But rather than learn from success stories such as those, drafters of the Food Security Act moved to reverse such gains with a provision that would prohibit states from extending coverage of their PDS to people not designated by the central government as eligible.       

Economist and hunger expert Jean Dreze, a member of India’s National Advisory Council, has written that the Food Security Act’s continuation of targeting “prevents the emergence of a cohesive public demand for a functional PDS”. He calls targeting “an ugly business” and argues that it turns “a purely statistical benchmark, the ‘poverty line’, into a permanent social division”.

In need of an overhaul

That’s not to say that India’s PDS doesn’t need a good overhaul. The biggest complaint from critics is that huge volumes of rice and wheat stocks never make it into the hands of consumers in some states. The share of PDS food grains that disappear from the system nationwide reached a peak of 53 per cent in 2005, but the government claims that losses have since declined. Some of the loss is the result of spoilage, but a greater amount is illegally diverted into the cash market, where it earns a hefty profit.

The most enthusiastic free-market fans among India’s leaders have proposed replacing the PDS with distribution of food stamps – or even cash payments – to below-poverty-line households. A provision of the Food Security Act would allow such changes at the discretion of individual states. That would mean the end of the fair-price shop; recipients would buy at private food stores or supermarkets instead. The cash would be automatically deposited in bank accounts (which most of the poor don’t currently have), or if food stamps were used, they would be distributed in the form of a “smart card” as they now are in the United States.

“The Food Security Act would go some way toward strengthening the faltering PDS – kind of like a repair job on an old ’86 Oldsmobile that’s a pain to drive but still runs.”

Neoliberal theory says cash is a more efficient form of assistance than food. But studies in country after country have shown that in practice, subsidised food distribution improves nutrition more than an equivalent amount of cash aid. Cash benefits can very quickly be eroded by inflation, and even poorly nourished people can find themselves spending much of the money they receive on something other than food. Debt collectors, shady salespeople and out-and-out cheats have ways of knowing which families have extra cash coming in and will set out to relieve them of it. 

Whatever mode of delivery is settled upon, the PDS entitlement could end up merging with another political hot potato: the proposed Unique Identification Document (UID) or card that the government envisions will be a requirement of every Indian. The card would include not only a photograph but also electronic records of iris scans and all 10 fingerprints. An eyelash would be collected from each person as well, for archiving DNA. Civil-liberties advocates, not surprisingly, worry that the card could be used as a means of privacy invasion and repression.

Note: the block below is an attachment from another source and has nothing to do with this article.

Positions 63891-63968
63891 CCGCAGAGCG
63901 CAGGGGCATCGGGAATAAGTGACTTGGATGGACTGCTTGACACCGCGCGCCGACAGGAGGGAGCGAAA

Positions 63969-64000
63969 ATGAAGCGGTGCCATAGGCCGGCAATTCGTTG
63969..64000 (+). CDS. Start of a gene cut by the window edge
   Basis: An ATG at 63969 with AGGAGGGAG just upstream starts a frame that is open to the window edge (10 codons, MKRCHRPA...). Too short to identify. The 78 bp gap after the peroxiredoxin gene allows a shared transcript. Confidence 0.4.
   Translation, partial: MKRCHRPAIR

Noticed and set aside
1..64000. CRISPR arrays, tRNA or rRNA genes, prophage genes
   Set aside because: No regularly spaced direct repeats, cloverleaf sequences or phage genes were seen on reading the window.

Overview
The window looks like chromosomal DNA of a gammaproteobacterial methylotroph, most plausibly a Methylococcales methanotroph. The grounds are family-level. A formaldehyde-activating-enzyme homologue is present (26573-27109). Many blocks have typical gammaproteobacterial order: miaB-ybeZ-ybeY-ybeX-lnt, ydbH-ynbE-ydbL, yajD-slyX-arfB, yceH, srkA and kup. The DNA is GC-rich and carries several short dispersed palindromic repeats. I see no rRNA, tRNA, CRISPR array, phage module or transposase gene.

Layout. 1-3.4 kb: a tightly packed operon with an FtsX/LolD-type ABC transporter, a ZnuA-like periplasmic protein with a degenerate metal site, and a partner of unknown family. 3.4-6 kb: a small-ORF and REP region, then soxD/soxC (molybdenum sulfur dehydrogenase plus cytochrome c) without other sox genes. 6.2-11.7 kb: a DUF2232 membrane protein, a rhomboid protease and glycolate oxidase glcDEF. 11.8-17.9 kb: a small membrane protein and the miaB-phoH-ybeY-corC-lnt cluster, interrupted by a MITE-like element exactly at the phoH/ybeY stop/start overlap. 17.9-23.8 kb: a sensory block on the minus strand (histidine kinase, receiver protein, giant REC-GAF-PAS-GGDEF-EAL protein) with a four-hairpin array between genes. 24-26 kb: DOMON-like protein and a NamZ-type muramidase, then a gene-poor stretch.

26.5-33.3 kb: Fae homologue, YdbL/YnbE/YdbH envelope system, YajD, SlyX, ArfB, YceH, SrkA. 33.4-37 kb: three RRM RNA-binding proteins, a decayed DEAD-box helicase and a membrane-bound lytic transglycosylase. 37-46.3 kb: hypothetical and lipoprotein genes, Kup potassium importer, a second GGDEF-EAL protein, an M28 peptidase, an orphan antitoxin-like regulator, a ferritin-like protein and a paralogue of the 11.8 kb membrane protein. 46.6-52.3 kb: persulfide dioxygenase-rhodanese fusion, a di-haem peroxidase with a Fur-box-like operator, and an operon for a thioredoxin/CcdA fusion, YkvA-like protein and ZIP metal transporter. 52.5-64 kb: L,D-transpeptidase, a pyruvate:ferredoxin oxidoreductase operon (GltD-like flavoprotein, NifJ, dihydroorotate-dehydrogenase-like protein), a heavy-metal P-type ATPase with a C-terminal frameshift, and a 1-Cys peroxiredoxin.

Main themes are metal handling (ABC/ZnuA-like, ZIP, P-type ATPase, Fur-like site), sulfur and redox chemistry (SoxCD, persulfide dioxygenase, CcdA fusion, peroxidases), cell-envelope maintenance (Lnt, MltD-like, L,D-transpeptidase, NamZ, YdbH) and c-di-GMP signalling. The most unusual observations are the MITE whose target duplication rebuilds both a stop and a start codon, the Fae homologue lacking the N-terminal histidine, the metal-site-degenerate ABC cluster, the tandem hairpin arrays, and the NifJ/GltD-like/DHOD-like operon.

Missing the irony

Those who would integrate the PDS more fully into the global marketplace seem to be missing the irony of the current situation, in which rural India’s increasing exposure to the global market helped make expansion of the PDS necessary in the first place. Today, most people poor enough to be eligible for food rations live in rural areas where people once grew what they ate. Where diverse food crops once covered the landscape, there are now vast monocultures of cotton, wheat, rice, maize and other crops to be sold for cash – and often not enough cash to pay the debt amassed to grow them.

The PDS, originally aimed at cities as a subsidy to manufacturers (to keep the workforce fed on cheap food and allow wages to stay low), is now a lifeline for landless workers in the faltering farm economy, who sow and harvest crops they don’t eat, only to then consume low-quality wheat and rice that’s been trucked into the village fair-price shop from far away.

The Food Security Act would go some way toward strengthening the faltering PDS – kind of like a repair job on an old ’86 Oldsmobile that’s a pain to drive but still runs. And the government will continue to have to step in and fill the gap between the price the farmer needs and the price the low-income consumer can pay.

Meanwhile, the only long-term solution, not just in India, but in every hungry country, is to build an agricultural economy that not only produces enough nutritious food for everyone, but also provides good work for all rural people and rewards them sufficiently in return.

Stan Cox is research coordinator at The Land Institute in Salina, Kansas, USA. He is currently writing a book on the past and future of rationing.

The views expressed in this article are the author’s own and do not necessarily reflect Al Jazeera’s editorial policy.